At the beginning of January, Rera (Real Estate Regulatory Agency) provided their now annual update on the Rent Index, used by both tenants and landlords to rate the value of their rental property. For empty properties this is nothing more than a guideline and rental values are open to negotiation from both parties.

Its real influence is for incumbent tenants. The Rent Index is used to rate rental values against an average price for a specific area; for example, Dubai Marina, Jebel Ali Gardens or Al Ghusais. If a property is considered undervalued, then the landlord has the right to increase the rent on a sliding scale against the percentage it is undervalued, provided they give the tenant the correct notification as set out in the laws of Dubai.

The Rent Index is displayed in bands. For all areas in Dubai there is an upper and lower band, with the Rent Index marked on an average of the two to give an exact dirham value for each property. Each band is relevant to the exact number of bedrooms in the property.

As Dubai is constantly expanding, and the Index is only updated once a year, Rera states that if a certain area is not listed, then prices should be derived from the nearest possible location that is.

The Index itself is not perfect, and no one claims that it is, but it has been designed to work for all properties in Dubai, and used as a best fit scenario without being overly complex.

The latest update

Its update has narrowed the upper or lower, and in some cases both bands in a number of areas. This ultimately gives a lower reading. For example, for a one-bedroom apartment in Jumeirah Village, the bands have been narrowed from Dh55,000-Dh80,000 (Average Dh67,500) to Dh55,000-Dh70,000 (Dh62,500). This is a net decrease of 7.4 per cent.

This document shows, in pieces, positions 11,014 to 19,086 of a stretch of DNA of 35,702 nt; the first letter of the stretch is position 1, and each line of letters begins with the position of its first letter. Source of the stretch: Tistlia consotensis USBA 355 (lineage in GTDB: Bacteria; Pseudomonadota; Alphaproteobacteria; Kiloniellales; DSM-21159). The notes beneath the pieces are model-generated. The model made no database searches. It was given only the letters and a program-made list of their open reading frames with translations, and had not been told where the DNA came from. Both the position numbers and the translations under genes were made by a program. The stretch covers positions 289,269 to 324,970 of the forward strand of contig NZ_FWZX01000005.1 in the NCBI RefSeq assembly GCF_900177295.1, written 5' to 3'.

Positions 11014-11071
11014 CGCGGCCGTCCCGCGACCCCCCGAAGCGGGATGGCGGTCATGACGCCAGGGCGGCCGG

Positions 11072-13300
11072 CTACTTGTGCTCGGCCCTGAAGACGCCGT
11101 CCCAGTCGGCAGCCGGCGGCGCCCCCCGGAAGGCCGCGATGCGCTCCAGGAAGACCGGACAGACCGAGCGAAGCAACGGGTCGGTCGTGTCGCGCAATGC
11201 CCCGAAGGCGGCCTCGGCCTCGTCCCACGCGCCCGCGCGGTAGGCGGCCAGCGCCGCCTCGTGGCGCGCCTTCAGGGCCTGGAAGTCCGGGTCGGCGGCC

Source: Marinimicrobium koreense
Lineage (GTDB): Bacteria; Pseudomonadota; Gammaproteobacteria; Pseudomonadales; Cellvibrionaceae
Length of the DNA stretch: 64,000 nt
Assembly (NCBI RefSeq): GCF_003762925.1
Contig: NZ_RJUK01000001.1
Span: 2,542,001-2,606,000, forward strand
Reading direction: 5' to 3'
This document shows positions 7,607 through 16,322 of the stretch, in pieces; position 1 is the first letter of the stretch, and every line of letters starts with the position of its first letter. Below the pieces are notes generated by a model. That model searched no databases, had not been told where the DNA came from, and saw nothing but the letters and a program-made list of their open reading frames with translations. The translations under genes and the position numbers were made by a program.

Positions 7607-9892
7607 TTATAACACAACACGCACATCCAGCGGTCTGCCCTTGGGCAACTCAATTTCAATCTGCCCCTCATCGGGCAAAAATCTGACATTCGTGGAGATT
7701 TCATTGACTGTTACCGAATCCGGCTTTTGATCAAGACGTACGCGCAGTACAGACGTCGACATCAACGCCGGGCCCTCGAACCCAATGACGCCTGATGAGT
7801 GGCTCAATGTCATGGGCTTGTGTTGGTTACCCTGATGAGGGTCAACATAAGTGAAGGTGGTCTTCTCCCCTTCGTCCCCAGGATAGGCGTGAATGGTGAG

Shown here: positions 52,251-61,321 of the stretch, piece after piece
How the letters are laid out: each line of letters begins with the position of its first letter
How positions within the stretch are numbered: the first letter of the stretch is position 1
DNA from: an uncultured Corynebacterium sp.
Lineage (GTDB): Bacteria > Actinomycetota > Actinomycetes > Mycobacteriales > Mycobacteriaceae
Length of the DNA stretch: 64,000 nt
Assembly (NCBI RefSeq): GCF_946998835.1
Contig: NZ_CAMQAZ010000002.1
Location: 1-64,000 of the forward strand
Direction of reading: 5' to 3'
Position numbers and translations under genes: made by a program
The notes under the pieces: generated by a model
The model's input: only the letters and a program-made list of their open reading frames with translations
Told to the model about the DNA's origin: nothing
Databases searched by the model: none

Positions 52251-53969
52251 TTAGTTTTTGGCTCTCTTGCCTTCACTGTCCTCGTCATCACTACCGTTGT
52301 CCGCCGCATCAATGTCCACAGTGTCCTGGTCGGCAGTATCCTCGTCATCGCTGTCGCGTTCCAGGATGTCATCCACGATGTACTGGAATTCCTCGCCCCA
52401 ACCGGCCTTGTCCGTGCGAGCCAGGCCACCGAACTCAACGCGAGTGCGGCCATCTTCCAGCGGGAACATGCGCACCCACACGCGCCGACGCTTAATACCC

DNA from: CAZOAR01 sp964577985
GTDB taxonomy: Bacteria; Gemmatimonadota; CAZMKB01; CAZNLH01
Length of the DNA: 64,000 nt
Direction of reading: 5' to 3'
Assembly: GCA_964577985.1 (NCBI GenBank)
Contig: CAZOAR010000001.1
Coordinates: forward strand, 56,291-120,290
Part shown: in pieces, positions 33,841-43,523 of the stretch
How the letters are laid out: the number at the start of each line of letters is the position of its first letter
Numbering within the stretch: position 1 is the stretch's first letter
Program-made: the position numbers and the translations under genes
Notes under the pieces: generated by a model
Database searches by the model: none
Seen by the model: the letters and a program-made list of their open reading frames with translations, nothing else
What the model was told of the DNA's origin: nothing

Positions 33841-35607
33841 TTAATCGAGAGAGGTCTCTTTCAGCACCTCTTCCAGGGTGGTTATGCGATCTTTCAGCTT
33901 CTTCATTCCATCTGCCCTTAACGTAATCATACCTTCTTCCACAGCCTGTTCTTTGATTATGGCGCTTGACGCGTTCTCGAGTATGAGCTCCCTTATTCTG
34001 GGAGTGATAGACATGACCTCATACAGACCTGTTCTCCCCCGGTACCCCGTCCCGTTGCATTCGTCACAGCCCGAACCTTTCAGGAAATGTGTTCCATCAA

It has been replicated throughout Dubai, although, unfortunately, not in Business Bay or Downtown Dubai where the average has increased by around 2.5 per cent for one-bedroom apartments. Larger properties throughout Dubai have either remained stable or decreased in value.

What does this mean For the rental market?

Will your rent go down? Put very simply, no, it is unlikely. In essence all that this means is that rent increases will likely be less severe if at all.

If your property is overvalued according to the Rent Index, then your landlord is not obliged to decrease the rent. That will all come down to negotiation. As we have said in the past, the only way a landlord will reduce the rent is if they see the possibility of a tenant leaving and them not being able achieve the same return.

The only time it is worth a tenant threatening to move or actually moving is if they can find a rent that is at least 10 per cent cheaper than what they are currently paying. This takes into account agents’ fees, deposits (for the property and utilities) as well as moving costs too.

Rents will only decrease on a larger scale on a gradual basis. As we saw in 2015, the rate of decline in yearly rents was slow and steady. This will continue throughout 2016 as the property market continues to mature.

Ultimately, this time next year we are likely to be looking at another decrease in the Rent Index. For now, any decreases will have to be negotiated, while tenants will need to keep an eye on listings in their area to get a better understanding of their bargaining power.

The writer is the Managing Director of The company deals with tenants and landlords on rental rights.